Melatonin for Sleep: Does It Work? | Johns Hopkins Medicine
Melatonin: What You Need To Know | NCCIH (
Melatonin – Mayo Clinic

Easy Medical Answers

2022 March, Benefit Spotlight February 9, 2022

Sometimes we need a little bit of quick, basic medical advice to guide us rather than hopping into the car and driving to the doctor.

A nurseline is one such service. Available through many medical plans, a nurseline provides 24/7 access to trained healthcare professionals (often nurses and sometimes doctors) who help address basic healthcare questions and help you figure out what your next steps should be — whether you can safely manage your condition at home or whether you need to go to the doctor or emergency room. These can be questions about symptoms you are experiencing, medication side effects, and what you should do to care for yourself after basic injury or illness. You can also ask about medications you are currently taking and side effects you may be experiencing. Some nurselines can also help you find care nearby. Exact services may vary based on your insurance provider, so be sure to check your provider’s website to see what nurseline services are available to you.


Call the nurse line for expert advice – Mayo Clinic Health System
24 hour nurse line: Your access to healthcare information | Blue Cross Blue Shield (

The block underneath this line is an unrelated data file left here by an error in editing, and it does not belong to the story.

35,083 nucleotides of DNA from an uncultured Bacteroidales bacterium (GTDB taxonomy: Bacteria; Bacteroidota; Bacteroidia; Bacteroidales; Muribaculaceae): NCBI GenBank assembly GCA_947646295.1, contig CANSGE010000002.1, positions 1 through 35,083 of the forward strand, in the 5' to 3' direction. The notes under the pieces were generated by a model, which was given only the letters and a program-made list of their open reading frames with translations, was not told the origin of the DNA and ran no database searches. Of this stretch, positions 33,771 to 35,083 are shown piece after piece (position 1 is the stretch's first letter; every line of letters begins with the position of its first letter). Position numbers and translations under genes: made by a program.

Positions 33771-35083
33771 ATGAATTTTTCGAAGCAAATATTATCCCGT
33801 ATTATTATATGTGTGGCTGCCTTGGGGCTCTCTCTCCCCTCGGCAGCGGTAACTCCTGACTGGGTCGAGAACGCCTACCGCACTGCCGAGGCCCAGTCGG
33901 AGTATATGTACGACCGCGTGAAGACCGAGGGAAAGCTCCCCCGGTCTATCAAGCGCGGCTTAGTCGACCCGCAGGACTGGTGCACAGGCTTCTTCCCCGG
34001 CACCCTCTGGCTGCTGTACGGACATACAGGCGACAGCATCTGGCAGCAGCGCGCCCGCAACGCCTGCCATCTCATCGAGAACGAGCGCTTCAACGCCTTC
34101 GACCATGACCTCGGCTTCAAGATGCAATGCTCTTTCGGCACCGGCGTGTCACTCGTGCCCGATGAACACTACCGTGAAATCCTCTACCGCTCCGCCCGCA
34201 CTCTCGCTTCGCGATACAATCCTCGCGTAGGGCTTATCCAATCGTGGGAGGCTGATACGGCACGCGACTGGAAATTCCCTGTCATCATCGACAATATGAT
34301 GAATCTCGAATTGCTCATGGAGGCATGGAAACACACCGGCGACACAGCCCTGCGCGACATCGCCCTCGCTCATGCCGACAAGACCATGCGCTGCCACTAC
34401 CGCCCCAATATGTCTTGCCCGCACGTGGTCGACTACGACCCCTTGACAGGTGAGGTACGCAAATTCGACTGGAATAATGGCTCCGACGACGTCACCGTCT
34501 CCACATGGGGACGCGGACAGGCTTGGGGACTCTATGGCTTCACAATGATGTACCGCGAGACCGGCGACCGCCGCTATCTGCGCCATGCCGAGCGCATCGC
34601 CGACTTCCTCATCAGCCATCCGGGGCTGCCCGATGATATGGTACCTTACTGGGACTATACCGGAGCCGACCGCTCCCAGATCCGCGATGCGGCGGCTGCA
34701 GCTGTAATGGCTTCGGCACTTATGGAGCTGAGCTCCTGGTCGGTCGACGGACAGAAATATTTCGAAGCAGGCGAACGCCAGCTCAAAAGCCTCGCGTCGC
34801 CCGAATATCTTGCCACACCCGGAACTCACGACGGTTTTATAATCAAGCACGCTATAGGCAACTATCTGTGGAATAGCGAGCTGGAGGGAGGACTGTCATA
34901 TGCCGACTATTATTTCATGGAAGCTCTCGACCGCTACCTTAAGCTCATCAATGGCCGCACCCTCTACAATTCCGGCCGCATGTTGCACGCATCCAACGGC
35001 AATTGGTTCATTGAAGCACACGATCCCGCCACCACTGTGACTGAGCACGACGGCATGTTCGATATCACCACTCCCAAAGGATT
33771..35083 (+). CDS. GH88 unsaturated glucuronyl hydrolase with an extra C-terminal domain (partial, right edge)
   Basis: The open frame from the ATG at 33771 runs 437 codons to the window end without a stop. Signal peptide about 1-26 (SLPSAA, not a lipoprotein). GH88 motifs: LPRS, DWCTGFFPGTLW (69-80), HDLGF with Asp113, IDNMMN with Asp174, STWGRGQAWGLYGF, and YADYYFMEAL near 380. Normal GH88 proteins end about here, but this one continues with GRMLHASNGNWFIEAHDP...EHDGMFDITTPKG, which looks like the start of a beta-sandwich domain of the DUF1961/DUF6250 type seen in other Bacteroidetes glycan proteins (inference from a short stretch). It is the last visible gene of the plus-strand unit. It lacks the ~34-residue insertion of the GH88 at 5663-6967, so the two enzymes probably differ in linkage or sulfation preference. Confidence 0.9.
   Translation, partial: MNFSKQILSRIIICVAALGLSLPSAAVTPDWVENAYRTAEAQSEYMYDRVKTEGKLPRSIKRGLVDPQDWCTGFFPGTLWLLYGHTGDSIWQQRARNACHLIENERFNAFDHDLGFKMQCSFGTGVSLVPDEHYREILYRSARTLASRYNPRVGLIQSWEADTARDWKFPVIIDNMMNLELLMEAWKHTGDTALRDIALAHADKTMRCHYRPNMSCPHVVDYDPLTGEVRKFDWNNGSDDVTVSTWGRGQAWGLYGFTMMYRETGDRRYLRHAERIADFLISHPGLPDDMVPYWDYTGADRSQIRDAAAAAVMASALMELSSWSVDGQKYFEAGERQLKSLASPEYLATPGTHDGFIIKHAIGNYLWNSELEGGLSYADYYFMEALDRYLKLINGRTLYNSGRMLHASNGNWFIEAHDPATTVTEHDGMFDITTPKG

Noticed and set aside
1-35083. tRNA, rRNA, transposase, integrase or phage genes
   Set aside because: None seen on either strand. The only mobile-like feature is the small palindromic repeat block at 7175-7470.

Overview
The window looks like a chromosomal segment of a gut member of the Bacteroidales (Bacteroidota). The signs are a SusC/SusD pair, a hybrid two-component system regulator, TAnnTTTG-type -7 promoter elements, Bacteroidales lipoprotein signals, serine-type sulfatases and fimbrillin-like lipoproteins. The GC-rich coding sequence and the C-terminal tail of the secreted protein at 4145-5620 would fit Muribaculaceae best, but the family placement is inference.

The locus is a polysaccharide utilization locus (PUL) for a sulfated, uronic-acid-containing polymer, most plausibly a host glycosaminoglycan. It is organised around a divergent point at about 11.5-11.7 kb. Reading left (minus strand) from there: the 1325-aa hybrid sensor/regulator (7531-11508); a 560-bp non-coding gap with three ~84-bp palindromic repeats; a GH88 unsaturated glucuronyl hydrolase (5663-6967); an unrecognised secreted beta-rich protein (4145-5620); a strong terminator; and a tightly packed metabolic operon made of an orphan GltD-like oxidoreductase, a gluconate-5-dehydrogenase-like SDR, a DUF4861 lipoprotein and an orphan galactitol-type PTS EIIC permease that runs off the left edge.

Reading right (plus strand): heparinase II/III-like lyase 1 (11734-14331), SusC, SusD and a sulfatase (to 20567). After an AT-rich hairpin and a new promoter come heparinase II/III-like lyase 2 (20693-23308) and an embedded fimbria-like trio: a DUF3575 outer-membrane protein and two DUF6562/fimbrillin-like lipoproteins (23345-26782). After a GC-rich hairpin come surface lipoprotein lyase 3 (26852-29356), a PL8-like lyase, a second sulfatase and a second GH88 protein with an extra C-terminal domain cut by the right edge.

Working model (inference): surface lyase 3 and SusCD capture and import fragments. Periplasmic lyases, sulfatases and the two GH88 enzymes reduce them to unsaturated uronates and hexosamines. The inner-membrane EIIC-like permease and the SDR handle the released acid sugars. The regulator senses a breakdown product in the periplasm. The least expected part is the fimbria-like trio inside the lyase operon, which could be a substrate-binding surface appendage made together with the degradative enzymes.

CareLine: 24/7 nurse line for members and patients | HealthPartners

Managing Anger

Everyone gets angry sometimes. It’s a natural part of being human, and anger has a place in a healthy emotional spectrum.

Sometimes, however, anger can get out of hand. It can show up too often, hang around for too long, or happen too easily. Unmanageable anger can be incredibly harmful both to the person experiencing it and those they interact with, psychologically and physically. It can strain family and working relationships and place physical stress on the angry person, manifesting in high blood pressure and increased risk of heart disease.

It may be difficult to recognize if you need help managing your anger. If you recognize any of the following, you might consider counseling:

  • Family or friends have told you that you may have an anger problem
  • People have distanced themselves from you because of your behavior
  • You feel angry often
  • You have trouble getting along with family and coworkers
  • You think about being aggressive or violent when angry, or have been aggressive or violent when angry

If any of these sound familiar, you may need counseling. Cognitive-behavioral therapy is the most-researched type of therapy for anger management. It helps people recognize harmful thought patterns and change the way that they think. For anger management, this can involve identifying anger triggers, becoming aware of one’s emotions throughout the process of being angry, and even uncovering whether there are other mental health issues related to anger, such as depression or anxiety.

Managing your anger is healthy for you and those around you. Check with your insurance provider to find a licensed counselor or psychologist near you. Constant anger is hard on you and your friends and family, and there is no shame in getting help.


Understanding anger: How psychologists help with anger problems (
Anger Management (